All words: Rachel Pafe — All photos: Joshua Feldman
Up close, all that is visible is a vibrant, squirming mass of thickly applied and passionately detracted color and line. Take a few steps back and patterns start to appear; forms surface out of murky backgrounds. The relief at finding this amidst the chaos is visceral, although one isn’t quite certain what has actually been uncovered. This is the beauty of Per Kirkeby’s work: a combination of the soft, mysterious and curvy with the linear, scientific and identifiable. Co-curator Dorothy Kosinski articulates that, “There’s a tension, because they are very luscious, and yet there’s something resistant”.
Trained as both an artist and geologist, Kirkeby reflects a seemingly contradictory affinity for both structure and collapse in his survey of paintings and sculpture on display at the Phillips Collection. What at first appears to be color-rich abstraction proves to be an intricate exploration of not just allusions to the natural and man-made, but to the limits of painting itself.
The chronological exhibition starts with smaller, darker works, and increases in size, scale and vivacity. Each room has a distinctly different mood and feel; the first room, adorned with dark, muddy works, feels brooding and overwrought, while the third room, filled with vivid color juxtaposed with chalk and blackboard paint, feels playful. It additionally includes bronze sculptures that feel like a natural continuation of the artist’s heavy strokes and semi-recognizable forms.
The last two rooms of the show illustrate the most drastic flux. The second to last room contains massive works, such as the lyrical Untitled, in which neon horses appear in the foreground of an expansive stretch of field. The viewer is encouraged to sit and be engulfed by the paintings, whereas in the final room, the light is dimmed, the work subtle and easily overlooked. While the entire show seems to build towards the monumentality of the previous room, the last room contains a medium sized “Prisoner of the Holy Agony I” (2009) and a tiny, black and white video loop of a small black and white landscape photograph. A quiet, romantic air permeates the room and appropriately concludes the show with the lingering question of the inner workings of Kirkeby’s mystical world.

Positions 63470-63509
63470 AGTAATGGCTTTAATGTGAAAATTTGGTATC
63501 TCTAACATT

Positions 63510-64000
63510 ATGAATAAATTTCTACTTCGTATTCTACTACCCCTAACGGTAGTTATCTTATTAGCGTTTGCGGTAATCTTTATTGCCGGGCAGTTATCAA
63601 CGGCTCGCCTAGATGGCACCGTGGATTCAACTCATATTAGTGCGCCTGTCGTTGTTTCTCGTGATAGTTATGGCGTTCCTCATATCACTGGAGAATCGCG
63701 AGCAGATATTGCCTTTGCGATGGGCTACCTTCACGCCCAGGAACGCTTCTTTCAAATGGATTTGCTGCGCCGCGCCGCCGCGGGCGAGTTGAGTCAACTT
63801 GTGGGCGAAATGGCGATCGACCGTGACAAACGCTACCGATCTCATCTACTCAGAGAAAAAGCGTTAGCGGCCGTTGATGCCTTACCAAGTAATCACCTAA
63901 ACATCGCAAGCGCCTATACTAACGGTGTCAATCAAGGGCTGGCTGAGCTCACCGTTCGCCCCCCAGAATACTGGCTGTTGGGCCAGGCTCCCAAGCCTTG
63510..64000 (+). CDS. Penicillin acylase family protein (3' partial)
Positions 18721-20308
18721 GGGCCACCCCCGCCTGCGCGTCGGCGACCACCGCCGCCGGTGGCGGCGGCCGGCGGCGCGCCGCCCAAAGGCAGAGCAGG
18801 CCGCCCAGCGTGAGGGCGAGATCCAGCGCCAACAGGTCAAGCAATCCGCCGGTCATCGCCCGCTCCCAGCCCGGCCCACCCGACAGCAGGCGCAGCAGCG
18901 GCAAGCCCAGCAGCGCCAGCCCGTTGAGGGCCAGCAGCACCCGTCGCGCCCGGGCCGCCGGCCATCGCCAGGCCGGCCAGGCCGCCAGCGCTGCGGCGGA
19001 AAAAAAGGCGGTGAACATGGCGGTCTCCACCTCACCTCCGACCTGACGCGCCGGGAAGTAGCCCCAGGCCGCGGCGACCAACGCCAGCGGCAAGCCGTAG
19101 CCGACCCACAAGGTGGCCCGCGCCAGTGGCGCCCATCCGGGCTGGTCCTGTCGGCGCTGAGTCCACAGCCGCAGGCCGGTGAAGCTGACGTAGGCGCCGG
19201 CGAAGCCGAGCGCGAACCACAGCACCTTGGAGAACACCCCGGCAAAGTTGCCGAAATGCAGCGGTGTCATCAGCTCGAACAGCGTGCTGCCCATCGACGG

While the exhibition ran upstairs, a large crowd flocked to the Phillips After Five event downstairs, Vampires vs. Zombies. From 5:30 to 8:30 guests heard a gallery talk on the Dark Side of the Phillips, saw students from THEARC demonstrate choreography from Michael Jackson’s Thriller, watched the Washington Ballet go through basic techniques and samples from past shows, sipped zombie cocktails and tasted red wine from Robert Kacher Selections.
The Phillips Collection proved that they can produce both intelligent exhibitions and entertainment. And make quite a cocktail.